Spin-off - Discussing the merit of vaginal birth and elective cesarean - Mothering Forums

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#1 of 27 Old 07-16-2013, 08:31 AM - Thread Starter
 
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[Moderator note: This thread is a spin-off of a topic originally brought up in the Home Birth Forum.  Because it deals with both topics of risk during vaginal birth and the merits of elective cesarean, I split the thread and am hosting this portion here in the Birth and Beyond Forum.] 

 

For me it all comes down to knowing what to expect and trying to stay in control when things don't go as expected.

I had a very supportive midwife and somewhat pro-natural birth hospital with my first birth.  It still ended up very medicalized, despite being vaginal. You need to prepare for this, no matter what. If I could start over I would have scheduled a c-section. I don't know of anyone who regrets scheduling one electively after fully informing themselves and as long as I carry to 39 weeks it's such a relief to know what to expect.

 

Now that I know the risks of vaginal birth (people talk all day about the risks of medicalized births but never of the vaginal traumas) and how my mother and I handle birth, I have decided to schedule an elective c-section for my next birth.  It is quite different from an emergency c-section. The idea of going through a vaginal birth in a hospital scares me because there is such a high chance I would not be in control.  The vast majority of women in hospital do not end up having a truly natural birth.  If the c-section option was not available, I would be very tempted to do a home birth (if it weren't for the experience I had with my first birth).  But I personally can't face that level of pain and further damage to my body again.  But maybe you can; lots of women do it.  But I am not a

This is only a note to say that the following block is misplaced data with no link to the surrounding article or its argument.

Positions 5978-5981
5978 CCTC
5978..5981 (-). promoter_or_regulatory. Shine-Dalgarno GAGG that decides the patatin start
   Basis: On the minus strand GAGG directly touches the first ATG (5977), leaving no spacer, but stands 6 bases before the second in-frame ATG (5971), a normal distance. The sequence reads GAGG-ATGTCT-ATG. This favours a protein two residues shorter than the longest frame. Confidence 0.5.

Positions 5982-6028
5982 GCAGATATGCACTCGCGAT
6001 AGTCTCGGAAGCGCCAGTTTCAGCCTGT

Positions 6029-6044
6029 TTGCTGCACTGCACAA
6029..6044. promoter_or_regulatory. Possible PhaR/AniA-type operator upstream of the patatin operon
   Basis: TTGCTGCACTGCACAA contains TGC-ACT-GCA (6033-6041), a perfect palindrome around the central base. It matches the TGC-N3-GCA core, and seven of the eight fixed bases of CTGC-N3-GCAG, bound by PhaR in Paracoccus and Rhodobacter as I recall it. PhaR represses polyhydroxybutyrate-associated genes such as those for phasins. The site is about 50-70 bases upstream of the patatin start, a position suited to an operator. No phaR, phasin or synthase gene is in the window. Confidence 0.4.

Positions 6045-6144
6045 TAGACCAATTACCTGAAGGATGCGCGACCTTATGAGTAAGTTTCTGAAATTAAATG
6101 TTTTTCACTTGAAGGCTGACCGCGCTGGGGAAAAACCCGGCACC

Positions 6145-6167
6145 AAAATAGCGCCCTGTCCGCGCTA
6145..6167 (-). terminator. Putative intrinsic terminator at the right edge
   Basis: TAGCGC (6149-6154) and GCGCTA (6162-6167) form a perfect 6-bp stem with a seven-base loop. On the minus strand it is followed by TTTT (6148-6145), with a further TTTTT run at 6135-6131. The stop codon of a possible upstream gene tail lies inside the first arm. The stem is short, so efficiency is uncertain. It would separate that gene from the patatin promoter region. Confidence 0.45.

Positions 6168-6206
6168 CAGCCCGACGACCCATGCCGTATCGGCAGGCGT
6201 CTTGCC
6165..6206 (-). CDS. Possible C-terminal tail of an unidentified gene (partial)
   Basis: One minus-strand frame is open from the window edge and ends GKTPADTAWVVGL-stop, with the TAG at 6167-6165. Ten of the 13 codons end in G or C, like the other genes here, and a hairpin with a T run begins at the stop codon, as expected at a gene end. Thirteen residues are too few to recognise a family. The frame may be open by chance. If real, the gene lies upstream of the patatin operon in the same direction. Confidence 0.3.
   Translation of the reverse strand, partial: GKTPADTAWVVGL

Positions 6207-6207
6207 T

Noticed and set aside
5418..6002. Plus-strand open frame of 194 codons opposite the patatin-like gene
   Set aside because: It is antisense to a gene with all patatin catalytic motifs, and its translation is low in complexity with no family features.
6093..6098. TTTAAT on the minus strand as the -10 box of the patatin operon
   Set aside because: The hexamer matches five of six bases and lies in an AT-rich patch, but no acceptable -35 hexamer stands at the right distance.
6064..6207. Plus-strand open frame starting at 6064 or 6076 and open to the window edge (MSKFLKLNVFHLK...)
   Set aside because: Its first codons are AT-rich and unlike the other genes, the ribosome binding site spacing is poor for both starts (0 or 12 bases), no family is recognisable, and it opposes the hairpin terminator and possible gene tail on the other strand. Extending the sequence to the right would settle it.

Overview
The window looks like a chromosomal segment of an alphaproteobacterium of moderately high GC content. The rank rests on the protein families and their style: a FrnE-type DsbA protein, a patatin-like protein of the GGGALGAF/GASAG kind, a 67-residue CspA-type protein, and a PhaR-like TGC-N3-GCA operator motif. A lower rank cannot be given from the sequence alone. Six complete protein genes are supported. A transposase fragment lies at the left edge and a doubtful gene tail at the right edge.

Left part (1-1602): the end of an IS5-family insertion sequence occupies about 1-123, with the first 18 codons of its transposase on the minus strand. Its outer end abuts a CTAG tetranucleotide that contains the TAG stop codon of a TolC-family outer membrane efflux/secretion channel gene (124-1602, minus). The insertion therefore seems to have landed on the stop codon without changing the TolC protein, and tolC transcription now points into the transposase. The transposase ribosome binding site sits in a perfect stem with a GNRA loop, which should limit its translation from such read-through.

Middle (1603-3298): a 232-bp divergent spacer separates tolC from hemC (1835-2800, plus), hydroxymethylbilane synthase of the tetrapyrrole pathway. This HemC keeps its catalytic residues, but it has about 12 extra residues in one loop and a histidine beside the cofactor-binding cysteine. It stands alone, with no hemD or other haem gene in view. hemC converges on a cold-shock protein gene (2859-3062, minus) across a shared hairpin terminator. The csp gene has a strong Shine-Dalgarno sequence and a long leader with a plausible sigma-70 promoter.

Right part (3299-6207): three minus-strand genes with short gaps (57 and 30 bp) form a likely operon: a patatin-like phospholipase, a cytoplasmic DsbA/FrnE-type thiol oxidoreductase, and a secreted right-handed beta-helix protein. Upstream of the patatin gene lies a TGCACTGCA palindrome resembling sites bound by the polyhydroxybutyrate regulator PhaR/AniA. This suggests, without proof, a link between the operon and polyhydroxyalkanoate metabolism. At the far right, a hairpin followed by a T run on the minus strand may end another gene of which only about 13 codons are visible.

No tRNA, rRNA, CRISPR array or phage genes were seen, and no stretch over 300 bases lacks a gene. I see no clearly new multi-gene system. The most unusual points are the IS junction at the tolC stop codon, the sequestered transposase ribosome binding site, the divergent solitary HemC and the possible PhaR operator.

Whatever your choice is, I strongly feel you should have a midwife or Ob with privileges to the nearest decent hospital and continue your prenatal care as if you were going to birth in a hospital; meanwhile you can keep a separate support team to help you stay informed about your home birth arrangement/attempt, should you determine that's what is best. I think home births can be much more satisfying and safe than attempting a low risk vaginal birth in hospital.  

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#2 of 27 Old 07-16-2013, 07:06 PM
 
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Demeter888 brings up some good points but neglects any info on the baby. A scheduled c/s puts baby at 3x the risk of dying, means a different gut flora and potential life long lung issues. It also at 39 weeks or 42 weeks gives you a premature baby. Perhaps by minutes but who knows. Leilah McCracken wrote about her non-induced children 46 and 48 week gestation 11-12# v. Her up until then seemingly "full term" 9# 42 week babies.
I'm sorry you had a bad experience with the hospital. You don't say what but certainly sounds like a 4th degree tear. Those suck! I will point out there is little data on recurrence but you are right that they are much more frequent in the hospital. However, even with hospital management the recurrence rate is generally 5% whereas the c/s has a 100% chance of major surgery, and breastmilk containing pain meds.
Either way, Birthing From Within classes are geared towards exploring birth fears etc.... Past and present and help immensely with maternal satisfaction but please when we talk about fully informed let's keep in mind that any non labor c/s at any gestational age means that baby will have some degree of prematurity and puts future pregnancies at higher risk.
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#3 of 27 Old 07-17-2013, 07:21 AM - Thread Starter